Monday, March 20, 2006

Where Do We Stand After Texas?

For many of us the November elections aren't getting here fast enough. We've had enough corruption, lies, abuse of power and complete lunacy to last us a lifetime and we're eager to see the U.S. House of Representatives under new ownership...or at least new management. We'll take the Senate if we can manage it, but I'm willing to settle for just one house of Congress.

I've been following the primary elections in each state. Texas had its primary earlier this month and Illinois will hold its election tomorrow. What could possibly be exciting about primary elections to people living outside the state? Well, as I mentioned earlier, I'm desperate for good news and November can't get here fast enough.

After the Texas elections we have 6 guaranteed Representatives in the U.S. House. A few might have challenges from Independent or Libertarian candidates, but none are serious. The great news is four of these are Democrats, one is a Republican and one is a coward. Yes, you read that right. Henry Cuellar is a coward. He's a registered Democrat who is actually a Republican. He doesn't register with his true party because he would never get elected in his district if he did. Cuellar isn't a centrist Dem. He's a coward Republican who uses deceit to get elected. He won't be counted in with the Dems because he doesn't deserve it.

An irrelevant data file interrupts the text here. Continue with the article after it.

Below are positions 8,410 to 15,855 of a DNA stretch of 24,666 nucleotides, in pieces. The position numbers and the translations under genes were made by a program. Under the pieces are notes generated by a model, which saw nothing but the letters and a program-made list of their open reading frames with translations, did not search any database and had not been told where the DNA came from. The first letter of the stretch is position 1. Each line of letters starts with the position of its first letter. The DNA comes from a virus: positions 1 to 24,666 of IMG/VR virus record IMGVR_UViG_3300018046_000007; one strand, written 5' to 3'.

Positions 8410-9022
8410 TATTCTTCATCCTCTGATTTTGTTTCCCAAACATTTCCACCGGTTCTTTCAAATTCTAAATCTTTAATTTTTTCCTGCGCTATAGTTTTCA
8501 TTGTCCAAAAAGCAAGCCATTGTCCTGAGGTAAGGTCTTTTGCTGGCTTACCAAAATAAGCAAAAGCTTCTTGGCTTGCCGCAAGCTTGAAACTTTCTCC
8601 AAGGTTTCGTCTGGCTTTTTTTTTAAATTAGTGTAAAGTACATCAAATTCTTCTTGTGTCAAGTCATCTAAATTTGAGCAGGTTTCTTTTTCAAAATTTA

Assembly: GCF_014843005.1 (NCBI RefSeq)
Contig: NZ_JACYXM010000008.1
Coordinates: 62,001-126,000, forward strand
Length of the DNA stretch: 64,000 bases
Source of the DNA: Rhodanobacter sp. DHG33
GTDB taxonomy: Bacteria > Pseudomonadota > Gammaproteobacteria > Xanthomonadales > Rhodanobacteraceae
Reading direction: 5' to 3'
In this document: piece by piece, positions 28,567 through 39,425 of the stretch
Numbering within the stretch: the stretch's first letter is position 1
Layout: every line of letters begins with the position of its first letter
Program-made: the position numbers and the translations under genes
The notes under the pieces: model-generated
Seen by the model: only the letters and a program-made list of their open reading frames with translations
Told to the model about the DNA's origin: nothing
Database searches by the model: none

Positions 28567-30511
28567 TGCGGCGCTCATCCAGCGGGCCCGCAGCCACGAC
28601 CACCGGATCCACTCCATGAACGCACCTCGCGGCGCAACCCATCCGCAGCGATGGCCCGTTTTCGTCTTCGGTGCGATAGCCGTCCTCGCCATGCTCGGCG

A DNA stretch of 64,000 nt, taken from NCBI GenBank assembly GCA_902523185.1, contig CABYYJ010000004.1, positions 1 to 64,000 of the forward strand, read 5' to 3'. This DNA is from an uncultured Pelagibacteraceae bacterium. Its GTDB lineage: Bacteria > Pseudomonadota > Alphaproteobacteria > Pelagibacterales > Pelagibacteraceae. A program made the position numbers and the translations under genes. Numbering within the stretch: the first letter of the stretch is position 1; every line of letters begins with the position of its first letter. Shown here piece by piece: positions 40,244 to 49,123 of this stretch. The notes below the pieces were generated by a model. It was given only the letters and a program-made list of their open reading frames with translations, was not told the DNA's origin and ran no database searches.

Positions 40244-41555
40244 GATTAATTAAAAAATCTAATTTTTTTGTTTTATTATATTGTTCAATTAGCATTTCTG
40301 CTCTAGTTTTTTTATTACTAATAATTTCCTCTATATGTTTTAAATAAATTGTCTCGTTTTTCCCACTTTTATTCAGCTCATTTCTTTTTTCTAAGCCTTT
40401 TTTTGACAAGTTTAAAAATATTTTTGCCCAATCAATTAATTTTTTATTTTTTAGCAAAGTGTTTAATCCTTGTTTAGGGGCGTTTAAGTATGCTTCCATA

After tomorrow's election in Illinois we will add one more Democrat to the list who doesn't face an opponent in November. So for all practicle purposes we now have 5 Democrats and 2 Republicans who have won a seat in the U.S. House. It's absolutely meaningless, but it made me smile for a few minutes to think of it.

Where do we stand in Texas?

There are a handful of districts that are competitive. Many are hard to judge because opposition in the past hasn't had serious financial backing, which in turn makes it difficult to offer a serious challenge. From the numbers it looks like districts 2, 17 and 22 might be in play. One has a Democratic incumbent and two are Republicans. One of the Republicans is Tom DeLay.

If some of the Democratic challengers raise enough money more districts might become competitive. Some of the Republican incumbents won with a little more than 60% of the vote when they outraised their opponents by several hundred thousand dollars. When a Democrat can get 40% of the vote on $12,000 I tend to believe there's a chance. But then, I still believe in Santa Claus too.


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